With an aggressive growth strategy planned for the next five years, Vineland Growers Co-operative Ltd. is positioned to be one of the larger growers of nectarines in Canada and on the Eastern Seaboard.
Vineland is a major stone fruit packer in Eastern Canada and sells over 55 percent of the Ontario stone fruit crop. It provides sales service for its members for stone fruit and fresh market grapes, selling fruit across Canada.
“By the time we’re done planting over the next two years, the goal is to double again. That should give us close to 300,000 cases of nectarines,” said Michael Ecker, president of Vineland Growers.
“We believe nobody has a nectarine that tastes as good as ours due to our soil and climate,” he said. “It may not be the biggest or the prettiest, but we grow the best-tasting.”
With strong retailer demand for its products throughout Canada and the Eastern Seaboard, the co-operative now has varieties covering the entire season. Known for its great-tasting peaches, the co-op’s nectarines are following suit.
“Our nectarine varieties cover from start of season to end. We used to have gaps but now we’ve sorted out the best varieties for consistent yield and have the full season covered,” he continued. The ability to cover the entire season and the success in the taste department is what led to the aggressive five-year nectarine planting.
“We’re celebrating our 100th year and celebrating our history,” said Mr. Ecker. On June 15, 2013, Vineland Growers Co-operative will be hosting an event to mark its 100-year anniversary.
The co-operative was born out of a need for growers to collaborate to get their product to market. In 1913, four fruit growers from the Niagara Peninsula formed the co-operative and according the vinelandgrowers.com website the “first business transaction occurred (in 1914) when five crates of strawberries were received from the farm of Melvin Honsberger. This first shipment was forwarded to G.W. Duncan in North Bay and Clemes Brother in Toronto. The amount of the sale was $14.63.”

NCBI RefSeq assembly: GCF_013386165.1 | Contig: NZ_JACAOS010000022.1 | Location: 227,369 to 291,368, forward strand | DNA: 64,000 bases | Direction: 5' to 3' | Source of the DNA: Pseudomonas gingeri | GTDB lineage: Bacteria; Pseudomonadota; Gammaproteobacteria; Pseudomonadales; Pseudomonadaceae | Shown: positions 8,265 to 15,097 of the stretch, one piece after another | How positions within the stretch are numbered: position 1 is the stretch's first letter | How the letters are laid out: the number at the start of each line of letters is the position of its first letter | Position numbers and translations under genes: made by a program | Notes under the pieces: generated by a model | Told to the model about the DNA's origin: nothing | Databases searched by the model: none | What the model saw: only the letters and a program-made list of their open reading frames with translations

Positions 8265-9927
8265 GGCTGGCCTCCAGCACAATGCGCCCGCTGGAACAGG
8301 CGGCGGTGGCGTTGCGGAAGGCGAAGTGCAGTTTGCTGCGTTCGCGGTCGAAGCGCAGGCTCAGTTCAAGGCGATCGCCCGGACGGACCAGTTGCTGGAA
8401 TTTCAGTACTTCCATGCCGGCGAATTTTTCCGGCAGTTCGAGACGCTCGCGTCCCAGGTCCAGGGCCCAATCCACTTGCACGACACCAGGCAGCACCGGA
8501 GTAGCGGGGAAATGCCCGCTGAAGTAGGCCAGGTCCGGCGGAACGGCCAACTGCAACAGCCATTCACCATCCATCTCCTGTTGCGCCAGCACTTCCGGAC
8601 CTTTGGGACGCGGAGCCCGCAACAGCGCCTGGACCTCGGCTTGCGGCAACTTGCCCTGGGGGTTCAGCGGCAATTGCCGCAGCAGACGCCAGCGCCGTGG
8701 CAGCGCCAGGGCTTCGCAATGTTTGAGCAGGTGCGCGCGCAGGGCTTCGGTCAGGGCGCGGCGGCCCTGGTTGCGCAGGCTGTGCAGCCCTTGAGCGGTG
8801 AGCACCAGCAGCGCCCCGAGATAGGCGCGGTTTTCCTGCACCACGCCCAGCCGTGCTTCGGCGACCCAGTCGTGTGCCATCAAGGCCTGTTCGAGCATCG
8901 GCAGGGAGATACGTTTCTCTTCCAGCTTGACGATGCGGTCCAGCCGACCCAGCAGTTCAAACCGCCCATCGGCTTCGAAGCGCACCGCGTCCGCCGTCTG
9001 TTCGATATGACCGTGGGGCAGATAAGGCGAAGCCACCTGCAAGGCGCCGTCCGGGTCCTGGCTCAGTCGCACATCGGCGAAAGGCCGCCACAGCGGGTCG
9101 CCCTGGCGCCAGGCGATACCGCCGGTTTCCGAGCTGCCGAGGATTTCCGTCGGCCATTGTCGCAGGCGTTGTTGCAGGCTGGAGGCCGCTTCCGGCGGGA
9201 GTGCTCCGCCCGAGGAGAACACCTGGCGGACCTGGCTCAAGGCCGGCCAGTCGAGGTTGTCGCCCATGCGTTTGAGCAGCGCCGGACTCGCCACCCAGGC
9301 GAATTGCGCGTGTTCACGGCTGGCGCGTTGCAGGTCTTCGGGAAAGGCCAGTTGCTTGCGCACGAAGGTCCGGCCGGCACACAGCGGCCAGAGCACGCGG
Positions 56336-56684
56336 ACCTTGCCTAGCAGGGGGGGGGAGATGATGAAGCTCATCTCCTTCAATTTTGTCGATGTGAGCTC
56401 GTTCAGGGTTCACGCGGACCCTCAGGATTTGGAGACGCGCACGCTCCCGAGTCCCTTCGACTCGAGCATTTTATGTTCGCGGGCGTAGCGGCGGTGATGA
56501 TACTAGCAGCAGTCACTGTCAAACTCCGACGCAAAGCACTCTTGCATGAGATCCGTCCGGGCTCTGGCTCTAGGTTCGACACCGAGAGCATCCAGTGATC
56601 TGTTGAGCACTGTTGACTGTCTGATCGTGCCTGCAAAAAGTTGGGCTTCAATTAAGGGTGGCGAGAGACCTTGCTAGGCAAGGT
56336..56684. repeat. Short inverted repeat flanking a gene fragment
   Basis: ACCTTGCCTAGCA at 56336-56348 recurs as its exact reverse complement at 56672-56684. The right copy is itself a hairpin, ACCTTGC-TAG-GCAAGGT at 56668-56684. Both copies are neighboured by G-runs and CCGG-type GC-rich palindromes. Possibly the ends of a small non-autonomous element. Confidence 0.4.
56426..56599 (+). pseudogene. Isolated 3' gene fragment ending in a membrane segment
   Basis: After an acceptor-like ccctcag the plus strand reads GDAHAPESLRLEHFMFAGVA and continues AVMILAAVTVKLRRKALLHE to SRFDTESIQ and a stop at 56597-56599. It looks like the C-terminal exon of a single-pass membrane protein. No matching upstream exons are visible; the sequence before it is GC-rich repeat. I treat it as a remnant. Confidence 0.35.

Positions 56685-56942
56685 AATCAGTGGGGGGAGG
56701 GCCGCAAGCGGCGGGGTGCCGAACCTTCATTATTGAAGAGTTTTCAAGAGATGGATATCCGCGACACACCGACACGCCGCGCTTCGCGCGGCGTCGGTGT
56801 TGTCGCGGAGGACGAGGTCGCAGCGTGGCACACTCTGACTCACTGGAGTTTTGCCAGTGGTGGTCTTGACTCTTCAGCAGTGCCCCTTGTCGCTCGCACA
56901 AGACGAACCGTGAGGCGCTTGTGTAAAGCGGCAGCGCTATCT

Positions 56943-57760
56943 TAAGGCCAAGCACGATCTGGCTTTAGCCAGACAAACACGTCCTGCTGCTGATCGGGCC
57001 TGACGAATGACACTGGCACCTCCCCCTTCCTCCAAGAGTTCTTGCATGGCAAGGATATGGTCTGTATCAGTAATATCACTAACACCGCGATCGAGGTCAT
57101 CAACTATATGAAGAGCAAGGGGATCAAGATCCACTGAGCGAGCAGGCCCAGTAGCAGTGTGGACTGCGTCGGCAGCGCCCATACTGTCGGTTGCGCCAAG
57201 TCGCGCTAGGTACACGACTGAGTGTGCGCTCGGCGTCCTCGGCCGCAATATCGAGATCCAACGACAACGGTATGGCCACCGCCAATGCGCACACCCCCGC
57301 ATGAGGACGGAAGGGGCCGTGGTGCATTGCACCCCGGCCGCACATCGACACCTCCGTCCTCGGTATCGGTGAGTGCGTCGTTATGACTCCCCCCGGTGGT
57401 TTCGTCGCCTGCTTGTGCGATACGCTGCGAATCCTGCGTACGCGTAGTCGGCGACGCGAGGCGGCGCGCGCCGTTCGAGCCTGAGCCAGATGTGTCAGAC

Today there are over 300 members located in the Niagara, ON, region. Gross sales in 2011 exceeded $33 million. Reduced crops due to early blossom and early frost in 2012 caused a slight decline in revenue for 2012. This year the co-operative is looking at potentially record-breaking crops.
Mr. Ecker credits the co-operative with believing in the preservation of family farming and working together with the growers and retailers to collectively grow. The grower can supply retailers across Canada and still have the family farm. It is one call for the retailer or foodservice operator to the co-operative to source the vast offering of products.
“With the reduced crops from last year, there is great potential as there was less stress on the trees. There’s been no winter damage to date,” said Mr. Ecker. “Our acreage just keeps growing every year. The proudest thing is that the 100th year will be our largest year.”